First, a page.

Florida Everglades, via NASA’s Marshall Space Flight Center
The planets are 1,200 light years away. A light year is almost 6 trillion miles. The planets circle a star that is 7 billion years old — about 2.5 billion years older than our sun.
‘If there’s life at all on those planets, it must be very advanced,’ said Borucki.
Donald Pettit, the astronaut who takes all the great time lapse videos and photos of Earth from the ISS, explains how and why he does it. (via PetaPixel)
Highlights from the soon-to-be-replaced Landsat 7 satellite, via Wired
A new private company called Deep Space Industries announced today that it intends to send a fleet of small spacecraft to near-Earth asteroids with the aim of mining resources and turning them into products using space-based 3-D printers.
Last year was thick with audacious private spaceflight company unveilings, including the announcement from Planetary Resources, Inc. of their plans to mine relatively valuable platinum group metals from asteroids. With the formation of Deep Space Industries, it seems that 2013 could see a new crop of private space companies with lofty goals.
Yawn, just another asteroid mining venture. Welcome to 2013!
Official White House response to petition to: secure resources and funding, and begin construction of a Death Star by 2016.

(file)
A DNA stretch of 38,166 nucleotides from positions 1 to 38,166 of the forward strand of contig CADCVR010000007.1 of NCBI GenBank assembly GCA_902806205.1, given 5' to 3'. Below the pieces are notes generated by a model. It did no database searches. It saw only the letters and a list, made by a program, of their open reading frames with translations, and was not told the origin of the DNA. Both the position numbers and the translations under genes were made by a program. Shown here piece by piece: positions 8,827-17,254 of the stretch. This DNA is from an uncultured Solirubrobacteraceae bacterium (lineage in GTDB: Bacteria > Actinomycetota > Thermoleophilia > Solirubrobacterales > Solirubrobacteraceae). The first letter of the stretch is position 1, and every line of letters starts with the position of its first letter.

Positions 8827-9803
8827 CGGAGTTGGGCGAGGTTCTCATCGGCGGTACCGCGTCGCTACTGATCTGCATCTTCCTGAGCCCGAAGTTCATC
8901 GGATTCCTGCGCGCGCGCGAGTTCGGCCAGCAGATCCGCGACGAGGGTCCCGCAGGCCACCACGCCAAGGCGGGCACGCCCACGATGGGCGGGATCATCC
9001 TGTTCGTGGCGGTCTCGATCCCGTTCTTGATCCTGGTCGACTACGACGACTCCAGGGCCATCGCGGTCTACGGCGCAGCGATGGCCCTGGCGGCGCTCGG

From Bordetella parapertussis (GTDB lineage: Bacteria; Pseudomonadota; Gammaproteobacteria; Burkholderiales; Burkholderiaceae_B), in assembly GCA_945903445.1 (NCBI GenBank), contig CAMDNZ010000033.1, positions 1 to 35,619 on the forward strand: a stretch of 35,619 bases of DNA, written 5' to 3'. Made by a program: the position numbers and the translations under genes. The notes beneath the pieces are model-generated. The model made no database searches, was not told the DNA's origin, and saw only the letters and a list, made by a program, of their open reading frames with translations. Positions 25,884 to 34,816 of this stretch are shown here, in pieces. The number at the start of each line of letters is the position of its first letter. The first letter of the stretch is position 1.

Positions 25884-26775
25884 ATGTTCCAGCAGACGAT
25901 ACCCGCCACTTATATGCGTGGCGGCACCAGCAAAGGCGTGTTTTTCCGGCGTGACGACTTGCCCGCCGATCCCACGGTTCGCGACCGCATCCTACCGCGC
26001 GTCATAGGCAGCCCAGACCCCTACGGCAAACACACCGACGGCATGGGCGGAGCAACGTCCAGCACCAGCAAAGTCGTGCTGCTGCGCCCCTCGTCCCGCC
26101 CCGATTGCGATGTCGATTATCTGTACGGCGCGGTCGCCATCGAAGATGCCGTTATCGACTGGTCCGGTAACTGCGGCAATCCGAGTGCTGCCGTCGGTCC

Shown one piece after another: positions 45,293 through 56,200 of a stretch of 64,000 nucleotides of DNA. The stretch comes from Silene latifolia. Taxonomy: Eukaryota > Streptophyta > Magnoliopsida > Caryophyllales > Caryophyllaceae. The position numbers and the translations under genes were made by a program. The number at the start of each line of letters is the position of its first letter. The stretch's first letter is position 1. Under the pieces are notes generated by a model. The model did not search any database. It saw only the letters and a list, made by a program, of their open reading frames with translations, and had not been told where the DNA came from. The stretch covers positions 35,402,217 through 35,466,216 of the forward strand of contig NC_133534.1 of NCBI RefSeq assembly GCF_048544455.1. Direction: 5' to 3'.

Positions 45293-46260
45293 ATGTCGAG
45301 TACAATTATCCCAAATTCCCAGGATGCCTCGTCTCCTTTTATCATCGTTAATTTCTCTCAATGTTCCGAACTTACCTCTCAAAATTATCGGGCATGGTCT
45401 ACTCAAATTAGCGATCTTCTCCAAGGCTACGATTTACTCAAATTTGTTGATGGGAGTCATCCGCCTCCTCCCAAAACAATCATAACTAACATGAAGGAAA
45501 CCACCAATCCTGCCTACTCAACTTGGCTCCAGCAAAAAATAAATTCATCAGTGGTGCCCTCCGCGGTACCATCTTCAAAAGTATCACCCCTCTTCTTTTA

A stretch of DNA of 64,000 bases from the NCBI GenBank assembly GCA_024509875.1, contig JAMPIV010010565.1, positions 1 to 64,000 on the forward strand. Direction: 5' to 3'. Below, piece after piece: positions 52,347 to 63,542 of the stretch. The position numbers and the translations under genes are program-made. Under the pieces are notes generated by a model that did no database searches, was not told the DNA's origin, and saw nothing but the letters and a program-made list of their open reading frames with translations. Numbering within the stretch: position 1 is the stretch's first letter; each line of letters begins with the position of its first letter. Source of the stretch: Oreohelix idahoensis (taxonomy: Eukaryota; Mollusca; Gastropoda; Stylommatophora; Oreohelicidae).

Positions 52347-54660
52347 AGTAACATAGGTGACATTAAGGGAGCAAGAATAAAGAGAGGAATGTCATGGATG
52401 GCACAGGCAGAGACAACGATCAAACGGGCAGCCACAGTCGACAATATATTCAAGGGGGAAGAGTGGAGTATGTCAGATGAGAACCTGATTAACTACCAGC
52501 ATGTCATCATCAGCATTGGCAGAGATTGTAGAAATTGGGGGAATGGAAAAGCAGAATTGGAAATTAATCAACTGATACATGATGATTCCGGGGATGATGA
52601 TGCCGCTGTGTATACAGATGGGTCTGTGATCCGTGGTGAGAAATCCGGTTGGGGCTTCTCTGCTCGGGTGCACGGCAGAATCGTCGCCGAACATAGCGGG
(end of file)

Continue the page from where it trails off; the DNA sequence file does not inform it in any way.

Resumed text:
Long-exposure photography from the International Space Station by Flight Engineer Don Pettit (via ISO 50)
(Source: Flickr / nasa_jsc_photo)
Absolutely amazing — always wanted to see a star map like this.
The European Southern Observatory has stitched together a nine gigapixel image of the center of the Milky Way, capturing more than ten times more stars than previous studies.
Camera. On a rocket booster. On the space shuttle. Into space.
First panorama from Curiosity – go to the source for full size and full effect. And if you’re curious about why NASA only included a two megapixel camera on-board, check out this article from The Verge. In short: the spec had to be agreed on eight years ago and they’re limited to transmitting only 31.25MB per day from MARS.